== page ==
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4+1 master's grad plans to pursue research career in applied mathematics

Jade Buzinski

Jade Buzinski is graduating with a master’s degree in mathematics, after completing the accelerated 4+1 program through the School of Mathematical and Statistical Sciences in only four years.

May 06, 2024

Editor’s note: This story is part of a series of profiles of notable spring 2024 graduates.

Jade Buzinski is graduating with a master’s degree in mathematics, after completing the accelerated 4+1 program through Arizona State University's School of Mathematical and Statistical Sciences, which she highly recommends to other students.

“It can be scary to take graduate-level classes as an undergraduate, but it is manageable — with a lot of effort,” said Buzinski. “I think the 4+1 program would be particularly useful for students that want to enter industry after graduation, although that’s not my case. I also want to emphasize that it can be a huge advantage when coupled with dual-enrollment credits.”

Buzinski was able to transfer so many dual-enrollment credits from high school, in fact, that she completed her 4+1 master’s degree in only four years, with a Presidential Scholarship covering the courses she took at ASU.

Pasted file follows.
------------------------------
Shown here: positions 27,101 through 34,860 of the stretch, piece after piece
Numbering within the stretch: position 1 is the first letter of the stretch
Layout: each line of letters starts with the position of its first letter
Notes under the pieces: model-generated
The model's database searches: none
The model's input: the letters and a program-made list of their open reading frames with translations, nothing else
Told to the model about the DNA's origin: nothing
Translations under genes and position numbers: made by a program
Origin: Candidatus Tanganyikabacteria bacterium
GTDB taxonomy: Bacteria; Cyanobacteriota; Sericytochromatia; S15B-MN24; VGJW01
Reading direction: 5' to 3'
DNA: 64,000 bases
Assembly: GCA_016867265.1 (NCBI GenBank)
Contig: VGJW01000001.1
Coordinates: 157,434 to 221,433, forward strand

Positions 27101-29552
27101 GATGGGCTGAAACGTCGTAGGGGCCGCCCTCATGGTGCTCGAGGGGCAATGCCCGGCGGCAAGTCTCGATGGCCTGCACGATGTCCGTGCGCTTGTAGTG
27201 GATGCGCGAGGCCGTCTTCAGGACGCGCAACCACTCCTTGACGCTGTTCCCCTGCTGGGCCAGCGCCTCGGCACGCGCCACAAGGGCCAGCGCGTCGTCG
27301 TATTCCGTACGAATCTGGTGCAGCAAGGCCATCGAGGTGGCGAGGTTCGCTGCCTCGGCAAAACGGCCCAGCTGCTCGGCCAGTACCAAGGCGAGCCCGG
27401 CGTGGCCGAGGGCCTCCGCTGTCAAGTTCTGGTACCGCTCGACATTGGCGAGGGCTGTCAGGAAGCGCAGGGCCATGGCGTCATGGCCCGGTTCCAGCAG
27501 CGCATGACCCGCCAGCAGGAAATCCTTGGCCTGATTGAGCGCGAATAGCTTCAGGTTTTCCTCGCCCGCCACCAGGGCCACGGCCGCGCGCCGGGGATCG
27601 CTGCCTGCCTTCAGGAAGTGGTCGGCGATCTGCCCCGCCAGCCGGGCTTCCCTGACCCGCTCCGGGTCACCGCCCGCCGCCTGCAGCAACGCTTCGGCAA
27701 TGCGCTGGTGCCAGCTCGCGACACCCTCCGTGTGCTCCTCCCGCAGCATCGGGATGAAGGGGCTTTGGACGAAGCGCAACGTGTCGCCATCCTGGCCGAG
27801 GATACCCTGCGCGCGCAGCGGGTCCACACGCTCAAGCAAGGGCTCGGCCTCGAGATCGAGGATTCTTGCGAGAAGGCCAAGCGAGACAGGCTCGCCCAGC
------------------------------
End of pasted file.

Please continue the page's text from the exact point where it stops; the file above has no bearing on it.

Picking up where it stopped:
Her sister played a significant role in influencing her educational journey. Although she attended another university, her sister being only two years older allowed Buzinski to observe her academic career very closely.

“I saw her engage in research as an undergraduate, then apply to graduate school. This reassured me that ‘normal’ people could pursue higher education, as funny as that sounds,” said Buzinski.

She participated in a Research Experience for Undergraduates through ASU, working with Professor Rosemary Renaut in image deblurring, an ill-posed inverse problem.

“It was my first research experience, and my first realization that research was something that could be a career for me,” said Buzinski.